Let’s face it, maintaining student engagement can be tough, even when you are with your students in the same physical space. That said, there are things you can do to increase students’ active participation in online learning sessions and activities.
In my last post, I shared my perspective on the choice I believe we, as a science education community, are facing as we make the transition to distance learning. To summarize, I believe that science educators are at a decision point. Do we allow our current challenges to move us backwards, toward teacher-centered, didactic science learning? Or do we move forward toward student-centered, constructivist science learning, embracing the current challenges along the way? I am taking the stance that we must move forward. We must apply the educational theories and paradigms that have guided our classroom approach to design high-quality distance learning.
It’s great that some of the same powerful strategies that support native-speaking students also assist English language learners (ELLs), even when they’re at various stages of English acquisition.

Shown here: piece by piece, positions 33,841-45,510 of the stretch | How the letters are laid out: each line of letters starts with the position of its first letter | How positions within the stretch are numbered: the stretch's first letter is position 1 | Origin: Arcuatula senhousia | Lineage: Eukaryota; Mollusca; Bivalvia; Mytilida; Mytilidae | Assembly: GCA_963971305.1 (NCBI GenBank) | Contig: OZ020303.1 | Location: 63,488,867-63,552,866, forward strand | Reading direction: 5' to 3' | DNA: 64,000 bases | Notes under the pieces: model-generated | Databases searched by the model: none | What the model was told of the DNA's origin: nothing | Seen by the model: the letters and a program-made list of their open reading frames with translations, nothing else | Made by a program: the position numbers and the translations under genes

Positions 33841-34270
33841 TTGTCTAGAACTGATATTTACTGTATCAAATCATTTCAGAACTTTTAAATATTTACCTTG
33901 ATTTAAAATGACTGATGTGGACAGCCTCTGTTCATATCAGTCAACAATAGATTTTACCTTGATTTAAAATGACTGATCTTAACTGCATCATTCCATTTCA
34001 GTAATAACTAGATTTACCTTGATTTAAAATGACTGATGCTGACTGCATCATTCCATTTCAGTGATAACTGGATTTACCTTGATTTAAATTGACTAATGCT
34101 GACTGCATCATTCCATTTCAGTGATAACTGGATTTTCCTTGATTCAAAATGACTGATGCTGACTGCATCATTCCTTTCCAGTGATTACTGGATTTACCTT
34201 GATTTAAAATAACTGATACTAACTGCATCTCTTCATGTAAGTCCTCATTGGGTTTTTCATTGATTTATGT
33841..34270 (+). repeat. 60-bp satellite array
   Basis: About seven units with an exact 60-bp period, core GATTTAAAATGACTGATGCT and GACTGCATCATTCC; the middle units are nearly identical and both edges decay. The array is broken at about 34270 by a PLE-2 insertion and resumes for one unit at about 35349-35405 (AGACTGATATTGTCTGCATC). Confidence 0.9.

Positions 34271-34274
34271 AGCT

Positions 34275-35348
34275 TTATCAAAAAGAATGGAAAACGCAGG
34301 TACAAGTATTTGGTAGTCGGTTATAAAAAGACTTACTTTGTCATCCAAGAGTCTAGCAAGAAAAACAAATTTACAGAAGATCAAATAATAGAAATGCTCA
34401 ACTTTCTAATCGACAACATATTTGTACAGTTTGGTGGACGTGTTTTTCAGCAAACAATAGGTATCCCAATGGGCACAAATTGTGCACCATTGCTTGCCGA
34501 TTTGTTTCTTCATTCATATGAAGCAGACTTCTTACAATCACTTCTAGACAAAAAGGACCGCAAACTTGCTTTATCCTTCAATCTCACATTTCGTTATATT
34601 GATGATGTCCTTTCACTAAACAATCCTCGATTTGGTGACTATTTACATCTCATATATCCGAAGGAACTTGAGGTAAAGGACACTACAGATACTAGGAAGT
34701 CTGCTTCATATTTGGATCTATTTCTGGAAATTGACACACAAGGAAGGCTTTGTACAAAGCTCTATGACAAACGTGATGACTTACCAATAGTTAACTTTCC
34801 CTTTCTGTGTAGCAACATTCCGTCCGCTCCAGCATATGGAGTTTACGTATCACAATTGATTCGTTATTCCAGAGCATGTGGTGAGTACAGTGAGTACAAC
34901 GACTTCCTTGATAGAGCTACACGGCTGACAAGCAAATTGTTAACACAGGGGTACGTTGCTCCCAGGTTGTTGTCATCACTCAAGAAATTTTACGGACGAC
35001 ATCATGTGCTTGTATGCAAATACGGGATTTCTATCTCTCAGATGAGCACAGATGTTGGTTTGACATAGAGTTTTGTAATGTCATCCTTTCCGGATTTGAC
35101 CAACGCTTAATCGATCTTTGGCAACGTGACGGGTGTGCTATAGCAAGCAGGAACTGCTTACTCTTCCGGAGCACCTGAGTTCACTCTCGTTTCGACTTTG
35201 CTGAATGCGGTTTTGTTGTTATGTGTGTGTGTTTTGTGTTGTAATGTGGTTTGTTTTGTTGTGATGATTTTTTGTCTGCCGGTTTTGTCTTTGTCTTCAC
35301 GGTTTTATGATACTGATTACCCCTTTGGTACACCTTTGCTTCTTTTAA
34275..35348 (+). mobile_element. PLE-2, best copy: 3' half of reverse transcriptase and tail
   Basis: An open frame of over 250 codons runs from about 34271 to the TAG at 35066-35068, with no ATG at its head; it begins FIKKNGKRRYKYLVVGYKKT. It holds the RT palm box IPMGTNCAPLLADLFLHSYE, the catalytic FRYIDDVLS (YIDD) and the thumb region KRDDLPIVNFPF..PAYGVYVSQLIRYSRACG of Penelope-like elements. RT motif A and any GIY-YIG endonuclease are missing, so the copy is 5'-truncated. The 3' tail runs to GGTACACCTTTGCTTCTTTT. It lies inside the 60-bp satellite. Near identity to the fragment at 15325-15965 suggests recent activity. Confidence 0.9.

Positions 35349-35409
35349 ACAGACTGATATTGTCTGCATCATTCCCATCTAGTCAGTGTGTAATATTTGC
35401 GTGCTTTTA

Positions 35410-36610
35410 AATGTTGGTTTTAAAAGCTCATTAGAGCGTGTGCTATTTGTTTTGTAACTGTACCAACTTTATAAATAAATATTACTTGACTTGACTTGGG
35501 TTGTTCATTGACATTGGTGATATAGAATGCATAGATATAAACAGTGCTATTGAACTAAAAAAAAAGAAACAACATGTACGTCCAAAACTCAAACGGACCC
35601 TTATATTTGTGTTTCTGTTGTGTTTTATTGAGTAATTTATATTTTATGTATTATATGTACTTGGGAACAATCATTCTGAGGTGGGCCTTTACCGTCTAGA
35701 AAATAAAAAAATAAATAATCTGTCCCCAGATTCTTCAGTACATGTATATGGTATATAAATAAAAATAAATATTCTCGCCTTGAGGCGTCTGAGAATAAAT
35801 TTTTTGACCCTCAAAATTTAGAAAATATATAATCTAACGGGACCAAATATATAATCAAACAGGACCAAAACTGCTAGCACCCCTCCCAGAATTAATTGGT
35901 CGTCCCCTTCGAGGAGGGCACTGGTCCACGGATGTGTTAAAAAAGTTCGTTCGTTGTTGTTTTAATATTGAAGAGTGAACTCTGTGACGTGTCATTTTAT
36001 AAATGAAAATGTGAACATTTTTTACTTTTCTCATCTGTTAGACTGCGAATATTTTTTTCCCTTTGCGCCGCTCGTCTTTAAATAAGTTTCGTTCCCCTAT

Online instruction can present unique opportunities and challenges for students and teachers. This is certainly true for the youngest of our students and their teachers.
In addition to supporting student learning, routines build efficiency in the classroom, both on-site and online.
The outbreak of COVID-19 in the United States has been hard on all of us. That’s for sure. Schools have closed for extended periods of time, some indefinitely, and parents are at their wits’ end trying to balance the regular demands of managing households while providing school-like structure and normalcy for their children.
One thing is for sure—there are a lot of great tools that support learning online! In fact, there are so many online resources, it can be hard to know where to start or what to look for as you plan for online instruction.
As students transition to online learning, educators must help them understand what “doing school” will look like as their home becomes their school.
In this third edition of the series Making Online Instruction Work – Now!, we explore ideas to consider and share with your students and parents to help their home become “school.”
Learning is a social endeavor. You already know this, but how do you honor this cornerstone of education when you teach virtually? Let us offer some ideas.
Unexpected, extended school closures have required many teachers to provide online instruction with minimal training or practice. If you are feeling a little anxious or overwhelmed, that absolutely makes sense! In this short series of “Making Online Instruction Work - Now!,” we hope to help you see: